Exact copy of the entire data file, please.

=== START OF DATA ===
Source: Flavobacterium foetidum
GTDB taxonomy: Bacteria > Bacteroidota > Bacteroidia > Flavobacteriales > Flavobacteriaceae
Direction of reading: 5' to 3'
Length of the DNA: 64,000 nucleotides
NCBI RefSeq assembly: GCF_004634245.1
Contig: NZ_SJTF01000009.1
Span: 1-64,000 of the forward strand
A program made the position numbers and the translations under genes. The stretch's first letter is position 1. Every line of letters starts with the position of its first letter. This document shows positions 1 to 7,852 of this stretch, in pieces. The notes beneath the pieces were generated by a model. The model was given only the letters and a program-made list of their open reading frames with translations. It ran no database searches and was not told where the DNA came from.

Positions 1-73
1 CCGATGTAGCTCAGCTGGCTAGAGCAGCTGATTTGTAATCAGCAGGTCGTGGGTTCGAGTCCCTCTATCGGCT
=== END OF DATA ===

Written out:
Source: Flavobacterium foetidum
GTDB taxonomy: Bacteria > Bacteroidota > Bacteroidia > Flavobacteriales > Flavobacteriaceae
Direction of reading: 5' to 3'
Length of the DNA: 64,000 nucleotides
NCBI RefSeq assembly: GCF_004634245.1
Contig: NZ_SJTF01000009.1
Span: 1-64,000 of the forward strand
A program made the position numbers and the translations under genes. The stretch's first letter is position 1. Every line of letters starts with the position of its first letter. This document shows positions 1 to 7,852 of this stretch, in pieces. The notes beneath the pieces were generated by a model. The model was given only the letters and a program-made list of their open reading frames with translations. It ran no database searches and was not told where the DNA came from.

Positions 1-73
1 CCGATGTAGCTCAGCTGGCTAGAGCAGCTGATTTGTAATCAGCAGGTCGTGGGTTCGAGTCCCTCTATCGGCT